How Much Does Asphalt & Driveway Sealing Cost?
$100 – $190
For a basic 480 square foot driveway, you can expect to pay $80 to $115 for sealing. For a larger 1,000 square foot driveway, contractors typically charge between $170 and $240 for sealcoating. Most contractors charge a minimum fee of $100 for this project. Get free estimates from driveway sealing companies near you.
Driveway Sealing Cost
The average cost to seal a 20′x24′ two-car driveway is between $100 and $190 depending upon the extent of cracks and holes, the size and layout of your driveway, and the type of sealer used. Contractors typically charge a minimum fee of $100 to $200 regardless of project size and add 50% more to your total cost if two coats are required.
|National Average Cost||$160|
|Average Range||$100 to $190|
Table Of Contents
Average Cost To Seal A Driveway
In the United States, the average cost for materials and labor to sealcoat asphalt is $0.17 to $0.24 per square foot. For a basic 480 square foot driveway, you can expect to pay $80 to $115 for sealing. For a larger 1,000 square foot driveway, contractors typically charge between $170 and $240 for sealcoating. Prices depend on whether you get one or two coats and most will charge a minimum fee of $100 to $200 for the project.
Blacktop driveway sealer not only helps protect it from natural elements, machine leaks, and other spills, but it can also extend the life of your driveway and enhance the curb appeal of your home.
Asphalt Sealing Costs
Asphalt driveway sealer alone costs between $0.06–$0.11 per square foot on average, while additional modifiers or colors may add another $0.60 per square foot. Coverage rate also depends on the condition and texture of the asphalt. The sealer can also be mixed with sand, which helps add traction back to an asphalt surface. Prices below are for sealing materials only and do not include labor or trip fees:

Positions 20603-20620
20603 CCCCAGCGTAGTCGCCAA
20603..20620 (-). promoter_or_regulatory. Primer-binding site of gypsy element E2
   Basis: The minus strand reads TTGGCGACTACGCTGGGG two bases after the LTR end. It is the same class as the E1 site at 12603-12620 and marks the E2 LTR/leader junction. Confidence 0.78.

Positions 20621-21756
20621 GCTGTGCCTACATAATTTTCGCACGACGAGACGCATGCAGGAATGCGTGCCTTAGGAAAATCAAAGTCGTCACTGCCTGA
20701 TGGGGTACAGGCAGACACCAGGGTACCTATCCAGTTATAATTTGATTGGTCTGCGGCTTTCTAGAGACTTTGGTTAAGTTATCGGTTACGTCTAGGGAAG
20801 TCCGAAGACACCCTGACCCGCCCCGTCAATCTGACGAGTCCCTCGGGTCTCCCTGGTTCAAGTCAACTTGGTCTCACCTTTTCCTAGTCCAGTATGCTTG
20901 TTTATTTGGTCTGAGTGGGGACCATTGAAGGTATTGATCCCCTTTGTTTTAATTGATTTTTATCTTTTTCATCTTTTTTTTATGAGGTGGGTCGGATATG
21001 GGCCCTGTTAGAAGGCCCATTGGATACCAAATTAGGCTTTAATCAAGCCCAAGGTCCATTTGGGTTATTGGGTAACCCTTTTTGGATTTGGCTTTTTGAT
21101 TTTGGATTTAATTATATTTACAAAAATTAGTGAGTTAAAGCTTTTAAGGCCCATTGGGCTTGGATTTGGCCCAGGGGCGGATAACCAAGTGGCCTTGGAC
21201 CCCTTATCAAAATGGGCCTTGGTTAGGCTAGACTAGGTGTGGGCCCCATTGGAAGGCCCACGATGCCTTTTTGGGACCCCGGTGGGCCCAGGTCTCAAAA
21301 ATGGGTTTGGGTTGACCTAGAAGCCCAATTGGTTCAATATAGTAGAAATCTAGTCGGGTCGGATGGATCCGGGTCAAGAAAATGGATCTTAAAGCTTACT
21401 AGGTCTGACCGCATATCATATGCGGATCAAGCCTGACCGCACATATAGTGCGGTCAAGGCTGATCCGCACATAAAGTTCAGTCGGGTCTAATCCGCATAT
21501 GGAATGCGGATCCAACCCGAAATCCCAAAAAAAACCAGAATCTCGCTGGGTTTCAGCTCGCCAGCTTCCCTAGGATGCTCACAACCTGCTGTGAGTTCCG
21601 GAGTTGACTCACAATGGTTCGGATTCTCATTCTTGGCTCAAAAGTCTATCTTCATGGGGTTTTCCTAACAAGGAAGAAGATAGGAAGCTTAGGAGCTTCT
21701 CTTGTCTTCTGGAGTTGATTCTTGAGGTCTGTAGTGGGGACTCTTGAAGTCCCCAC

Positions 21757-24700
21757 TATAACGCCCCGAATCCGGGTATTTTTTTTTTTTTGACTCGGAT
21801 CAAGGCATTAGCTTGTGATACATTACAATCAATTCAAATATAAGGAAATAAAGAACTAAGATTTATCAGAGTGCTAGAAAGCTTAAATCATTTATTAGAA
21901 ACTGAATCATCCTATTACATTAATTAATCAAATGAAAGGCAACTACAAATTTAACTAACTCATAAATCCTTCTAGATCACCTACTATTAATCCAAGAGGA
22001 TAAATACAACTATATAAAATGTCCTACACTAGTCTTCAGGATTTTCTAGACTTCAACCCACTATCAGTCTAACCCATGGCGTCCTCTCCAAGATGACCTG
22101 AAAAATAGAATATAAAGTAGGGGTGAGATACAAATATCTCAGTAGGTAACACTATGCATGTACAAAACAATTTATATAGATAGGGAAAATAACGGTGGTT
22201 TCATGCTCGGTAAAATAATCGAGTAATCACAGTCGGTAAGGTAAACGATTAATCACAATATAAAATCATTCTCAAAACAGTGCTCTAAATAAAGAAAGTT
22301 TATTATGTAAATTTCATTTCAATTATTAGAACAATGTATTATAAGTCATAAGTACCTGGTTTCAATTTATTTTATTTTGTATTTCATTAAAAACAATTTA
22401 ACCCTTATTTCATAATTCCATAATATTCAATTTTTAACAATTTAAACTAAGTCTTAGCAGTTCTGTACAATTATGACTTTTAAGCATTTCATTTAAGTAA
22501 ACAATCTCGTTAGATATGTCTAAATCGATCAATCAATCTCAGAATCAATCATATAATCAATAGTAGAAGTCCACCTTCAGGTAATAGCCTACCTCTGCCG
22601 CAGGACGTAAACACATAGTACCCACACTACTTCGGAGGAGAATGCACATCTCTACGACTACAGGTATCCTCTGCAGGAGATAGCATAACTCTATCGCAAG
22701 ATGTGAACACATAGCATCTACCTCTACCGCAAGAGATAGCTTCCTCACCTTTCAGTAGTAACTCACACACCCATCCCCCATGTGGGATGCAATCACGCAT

|Type||Cost Per 5-Gallons||Square Foot Coverage Per Container||Per Square Foot|
|Coal Tar Emulsion||$35||500–600||$0.06|
|Latex Acrylic Sealer||$35||350||$0.10|
Ready to seal your driveway? Get free quotes from asphalt repair companies near you.
Cost To Seal Concrete Driveway
Concrete is typically not sealed at all, and the natural weathering can add to its appeal. If you do choose to seal your concrete driveway, you can select between solvent and water-based acrylics. The cost to seal a concrete driveway with an acrylic spray-on cure and seal will cost about $0.53 per square foot. Two applications of a nonmetallic color and concrete hardener cost about $2.40 per square foot.
|Type||Material cost per square foot||Use & benefits||Appearance|
|Acrylic||$0.10 – $0.35||
|Epoxy||$0.10 – $0.20||
|Penetrating||$0.10 – $0.40||
|Polyurethane||$0.10 – $0.20||
Solvent-based concrete sealers are of a higher quality and are the most popular choice amongst homeowners. When you've made your decision, be sure the sealer is applied in thin coats with a sprayer or roller. This will allow the concrete to expand and allow moisture to escape properly.